Shaken baby syndrome
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Shaken Baby Syndrome (SBS) is a well-defined type of intentional injury to young children: severe rotational acceleration of the head, causing serious whiplash-type injuries, broken bones or haemorrhages. It was first described in the early 1970s by radiologist John Caffey and has since been recognized as a common form of childhood injury and death. By definition, it arises from child abuse, in that the shaking is violent enough that an outside observer would recognize it as violent and abusive.
SBS is believed to affect around 1500 children in the U.S. yearly. Most of these cases are infants under one year of age. The mortality rate may be as high as 30%. There appears to be variability in definitions and reporting, and exact numbers are difficult to come by.
There is a large denialism movement directed towards SBS which seems to arise from the legal system. While there is certainly some disagreement in the medical community about mechanisms, definitions, and how to accurately diagnose the syndrome, it is generally agreed that the syndrome exists and kills babies. A 2011 article in the NY Times magazine throws some more scepticism into the mix.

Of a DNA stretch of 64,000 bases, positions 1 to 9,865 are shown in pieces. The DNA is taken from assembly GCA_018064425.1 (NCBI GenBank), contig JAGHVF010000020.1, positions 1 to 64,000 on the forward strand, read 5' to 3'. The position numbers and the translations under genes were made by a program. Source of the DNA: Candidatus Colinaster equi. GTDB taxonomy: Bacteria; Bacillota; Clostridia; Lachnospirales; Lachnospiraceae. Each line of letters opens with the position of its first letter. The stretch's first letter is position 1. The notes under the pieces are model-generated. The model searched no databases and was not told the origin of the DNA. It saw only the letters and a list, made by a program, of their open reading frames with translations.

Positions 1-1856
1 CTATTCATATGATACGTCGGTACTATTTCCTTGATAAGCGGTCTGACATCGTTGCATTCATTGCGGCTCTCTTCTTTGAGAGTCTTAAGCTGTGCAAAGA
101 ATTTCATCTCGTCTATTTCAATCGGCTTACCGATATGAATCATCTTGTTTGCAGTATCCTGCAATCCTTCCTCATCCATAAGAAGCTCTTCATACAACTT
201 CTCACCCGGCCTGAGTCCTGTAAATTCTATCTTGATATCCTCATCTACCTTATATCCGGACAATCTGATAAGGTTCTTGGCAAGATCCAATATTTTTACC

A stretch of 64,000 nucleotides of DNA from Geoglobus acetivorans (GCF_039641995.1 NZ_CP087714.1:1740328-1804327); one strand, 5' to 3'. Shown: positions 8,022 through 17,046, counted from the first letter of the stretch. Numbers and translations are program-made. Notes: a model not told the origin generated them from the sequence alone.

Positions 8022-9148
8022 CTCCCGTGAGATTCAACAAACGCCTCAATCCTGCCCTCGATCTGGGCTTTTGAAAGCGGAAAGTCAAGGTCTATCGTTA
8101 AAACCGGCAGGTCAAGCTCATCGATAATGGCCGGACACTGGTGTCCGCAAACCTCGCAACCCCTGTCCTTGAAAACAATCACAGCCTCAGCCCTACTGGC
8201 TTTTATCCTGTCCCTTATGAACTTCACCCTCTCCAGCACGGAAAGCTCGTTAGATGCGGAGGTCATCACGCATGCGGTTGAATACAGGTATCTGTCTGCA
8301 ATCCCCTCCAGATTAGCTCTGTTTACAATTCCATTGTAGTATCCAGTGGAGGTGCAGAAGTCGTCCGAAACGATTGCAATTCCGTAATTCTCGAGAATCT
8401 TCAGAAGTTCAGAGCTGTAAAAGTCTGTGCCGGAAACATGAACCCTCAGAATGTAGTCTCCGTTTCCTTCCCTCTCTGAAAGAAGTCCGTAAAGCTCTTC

- Committee on Child Abuse and Neglect.AMERICAN ACADEMY OF PEDIATRICS:Shaken Baby Syndrome: Rotational Cranial Injuries Technical Report PEDIATRICS Vol. 108 No. 1 July 2001, pp. 206-210.http://aappolicy.aappublications.org/cgi/content/full/pediatrics;108/1/206
- Squier W.Shaken baby syndrome: the quest for evidence.Dev Med Child Neurol. 2008 Jan;50(1):10-4
- Traumatic shaking - The role of the triad in medical investigations of suspected traumatic shaking
- High Degree of Medical Consensus in Shaken Baby Syndrome Acceptance
- "Shaken-Baby Syndrome Faces New Questions in Court", Feb 6, 2011